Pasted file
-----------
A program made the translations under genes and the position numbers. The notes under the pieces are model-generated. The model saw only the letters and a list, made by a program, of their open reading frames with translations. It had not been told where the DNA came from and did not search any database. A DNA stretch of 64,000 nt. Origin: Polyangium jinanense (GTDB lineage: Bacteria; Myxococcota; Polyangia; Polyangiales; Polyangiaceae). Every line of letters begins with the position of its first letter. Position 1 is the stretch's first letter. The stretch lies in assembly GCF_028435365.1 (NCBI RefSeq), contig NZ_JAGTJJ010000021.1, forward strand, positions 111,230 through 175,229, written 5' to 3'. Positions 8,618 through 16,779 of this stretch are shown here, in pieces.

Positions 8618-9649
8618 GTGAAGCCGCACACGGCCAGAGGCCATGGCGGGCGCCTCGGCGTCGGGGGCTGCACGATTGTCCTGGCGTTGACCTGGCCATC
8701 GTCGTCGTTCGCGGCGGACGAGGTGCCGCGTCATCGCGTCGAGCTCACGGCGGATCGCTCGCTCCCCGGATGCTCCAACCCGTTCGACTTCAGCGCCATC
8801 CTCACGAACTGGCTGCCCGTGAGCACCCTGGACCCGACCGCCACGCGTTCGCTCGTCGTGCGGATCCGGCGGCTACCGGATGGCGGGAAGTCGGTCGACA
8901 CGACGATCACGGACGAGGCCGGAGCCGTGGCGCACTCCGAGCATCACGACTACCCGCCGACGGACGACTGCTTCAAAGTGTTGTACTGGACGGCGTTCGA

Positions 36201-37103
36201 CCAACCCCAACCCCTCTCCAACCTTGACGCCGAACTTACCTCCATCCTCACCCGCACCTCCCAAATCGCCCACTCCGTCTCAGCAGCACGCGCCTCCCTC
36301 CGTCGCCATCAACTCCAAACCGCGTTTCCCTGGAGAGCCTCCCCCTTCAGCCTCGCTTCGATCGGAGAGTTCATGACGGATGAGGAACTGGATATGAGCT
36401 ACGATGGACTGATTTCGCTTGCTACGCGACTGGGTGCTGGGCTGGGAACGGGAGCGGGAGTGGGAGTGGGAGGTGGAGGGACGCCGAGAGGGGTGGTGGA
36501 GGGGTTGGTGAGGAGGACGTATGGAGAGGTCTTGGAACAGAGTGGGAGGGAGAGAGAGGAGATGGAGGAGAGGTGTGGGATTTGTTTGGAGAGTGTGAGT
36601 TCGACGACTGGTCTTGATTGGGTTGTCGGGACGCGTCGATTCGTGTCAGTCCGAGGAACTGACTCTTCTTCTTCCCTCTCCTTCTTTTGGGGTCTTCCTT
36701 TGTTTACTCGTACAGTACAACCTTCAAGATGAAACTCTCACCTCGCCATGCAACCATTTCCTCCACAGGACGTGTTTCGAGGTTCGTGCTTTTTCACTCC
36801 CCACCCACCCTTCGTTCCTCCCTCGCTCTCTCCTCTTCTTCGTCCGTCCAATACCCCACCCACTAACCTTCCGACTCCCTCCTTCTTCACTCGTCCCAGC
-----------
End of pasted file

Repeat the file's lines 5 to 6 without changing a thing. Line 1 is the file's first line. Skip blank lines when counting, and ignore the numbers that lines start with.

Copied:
8801 CTCACGAACTGGCTGCCCGTGAGCACCCTGGACCCGACCGCCACGCGTTCGCTCGTCGTGCGGATCCGGCGGCTACCGGATGGCGGGAAGTCGGTCGACA
8901 CGACGATCACGGACGAGGCCGGAGCCGTGGCGCACTCCGAGCATCACGACTACCCGCCGACGGACGACTGCTTCAAAGTGTTGTACTGGACGGCGTTCGA